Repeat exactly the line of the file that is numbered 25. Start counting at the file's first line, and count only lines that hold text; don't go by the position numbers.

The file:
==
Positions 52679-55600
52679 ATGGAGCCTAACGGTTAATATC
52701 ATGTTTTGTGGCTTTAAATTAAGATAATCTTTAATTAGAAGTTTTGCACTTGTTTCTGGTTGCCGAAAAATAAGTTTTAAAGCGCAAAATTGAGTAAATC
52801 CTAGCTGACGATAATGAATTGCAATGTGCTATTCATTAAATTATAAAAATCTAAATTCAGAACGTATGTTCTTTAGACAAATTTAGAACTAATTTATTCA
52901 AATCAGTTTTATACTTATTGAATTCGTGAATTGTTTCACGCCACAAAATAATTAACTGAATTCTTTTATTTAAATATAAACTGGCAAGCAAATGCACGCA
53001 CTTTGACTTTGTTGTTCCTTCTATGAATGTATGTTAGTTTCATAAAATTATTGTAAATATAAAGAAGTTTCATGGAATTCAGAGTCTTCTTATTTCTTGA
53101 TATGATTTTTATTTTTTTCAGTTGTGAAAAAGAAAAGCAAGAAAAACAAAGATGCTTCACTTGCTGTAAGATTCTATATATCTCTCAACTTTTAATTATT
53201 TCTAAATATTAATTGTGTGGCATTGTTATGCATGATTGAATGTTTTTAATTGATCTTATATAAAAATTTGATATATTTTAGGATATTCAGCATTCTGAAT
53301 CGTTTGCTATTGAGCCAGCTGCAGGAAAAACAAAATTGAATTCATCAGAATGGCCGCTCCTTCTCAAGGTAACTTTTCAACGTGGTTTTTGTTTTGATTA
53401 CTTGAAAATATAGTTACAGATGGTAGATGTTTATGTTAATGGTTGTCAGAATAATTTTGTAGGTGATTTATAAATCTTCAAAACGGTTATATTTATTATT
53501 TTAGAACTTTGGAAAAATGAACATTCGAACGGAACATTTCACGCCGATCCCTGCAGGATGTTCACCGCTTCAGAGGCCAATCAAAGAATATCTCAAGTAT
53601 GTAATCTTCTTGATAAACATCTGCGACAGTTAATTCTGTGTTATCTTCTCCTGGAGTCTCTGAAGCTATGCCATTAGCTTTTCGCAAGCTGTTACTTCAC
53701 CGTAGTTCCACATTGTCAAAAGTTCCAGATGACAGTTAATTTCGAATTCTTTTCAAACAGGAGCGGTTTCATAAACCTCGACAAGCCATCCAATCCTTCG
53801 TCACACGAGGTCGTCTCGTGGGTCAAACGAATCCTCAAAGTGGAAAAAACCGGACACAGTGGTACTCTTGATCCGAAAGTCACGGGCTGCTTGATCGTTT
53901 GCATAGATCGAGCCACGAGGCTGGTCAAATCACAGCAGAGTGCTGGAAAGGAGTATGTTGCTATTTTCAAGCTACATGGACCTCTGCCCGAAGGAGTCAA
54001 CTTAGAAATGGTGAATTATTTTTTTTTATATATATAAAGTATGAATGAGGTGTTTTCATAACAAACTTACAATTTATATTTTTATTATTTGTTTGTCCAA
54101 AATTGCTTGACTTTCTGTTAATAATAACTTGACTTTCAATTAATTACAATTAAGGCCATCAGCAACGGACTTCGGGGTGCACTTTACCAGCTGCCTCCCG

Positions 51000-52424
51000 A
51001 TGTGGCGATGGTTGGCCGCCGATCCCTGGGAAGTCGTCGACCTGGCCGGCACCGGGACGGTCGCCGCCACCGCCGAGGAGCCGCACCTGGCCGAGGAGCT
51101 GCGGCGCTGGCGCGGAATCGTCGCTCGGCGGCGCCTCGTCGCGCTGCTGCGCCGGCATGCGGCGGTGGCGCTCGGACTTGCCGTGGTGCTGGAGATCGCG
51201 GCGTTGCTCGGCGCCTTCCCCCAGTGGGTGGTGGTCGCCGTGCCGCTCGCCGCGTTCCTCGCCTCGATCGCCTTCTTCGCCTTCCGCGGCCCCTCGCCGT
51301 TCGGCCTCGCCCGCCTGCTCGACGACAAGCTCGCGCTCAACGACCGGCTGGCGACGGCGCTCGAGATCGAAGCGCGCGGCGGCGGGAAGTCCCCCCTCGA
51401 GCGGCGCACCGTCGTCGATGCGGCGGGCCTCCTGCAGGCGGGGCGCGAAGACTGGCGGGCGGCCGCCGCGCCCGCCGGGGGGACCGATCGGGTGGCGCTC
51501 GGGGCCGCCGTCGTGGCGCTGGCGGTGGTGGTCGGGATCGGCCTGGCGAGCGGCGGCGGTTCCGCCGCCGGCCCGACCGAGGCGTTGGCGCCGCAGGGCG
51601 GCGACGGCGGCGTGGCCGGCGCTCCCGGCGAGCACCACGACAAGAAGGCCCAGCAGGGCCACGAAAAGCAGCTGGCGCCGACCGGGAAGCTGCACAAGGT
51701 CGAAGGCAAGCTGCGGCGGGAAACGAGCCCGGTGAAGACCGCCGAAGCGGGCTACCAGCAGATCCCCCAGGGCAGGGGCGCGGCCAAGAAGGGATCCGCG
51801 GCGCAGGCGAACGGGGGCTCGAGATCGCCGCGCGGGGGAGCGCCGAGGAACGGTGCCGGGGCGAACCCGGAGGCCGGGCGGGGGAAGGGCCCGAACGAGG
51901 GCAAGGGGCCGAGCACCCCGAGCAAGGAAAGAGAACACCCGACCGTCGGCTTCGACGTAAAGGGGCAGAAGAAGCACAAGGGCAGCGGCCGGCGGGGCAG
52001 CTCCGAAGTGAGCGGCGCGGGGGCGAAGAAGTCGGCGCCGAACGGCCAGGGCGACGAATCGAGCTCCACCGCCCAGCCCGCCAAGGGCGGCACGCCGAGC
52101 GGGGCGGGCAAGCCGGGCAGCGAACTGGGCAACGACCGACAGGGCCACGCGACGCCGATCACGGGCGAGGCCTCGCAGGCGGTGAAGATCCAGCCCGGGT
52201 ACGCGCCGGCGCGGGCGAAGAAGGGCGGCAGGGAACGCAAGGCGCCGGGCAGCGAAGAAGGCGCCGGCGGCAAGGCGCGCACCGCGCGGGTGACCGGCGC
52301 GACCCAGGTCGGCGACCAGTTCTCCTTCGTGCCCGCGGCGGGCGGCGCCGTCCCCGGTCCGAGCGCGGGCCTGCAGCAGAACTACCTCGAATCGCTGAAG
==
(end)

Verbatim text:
51501 GGGGCCGCCGTCGTGGCGCTGGCGGTGGTGGTCGGGATCGGCCTGGCGAGCGGCGGCGGTTCCGCCGCCGGCCCGACCGAGGCGTTGGCGCCGCAGGGCG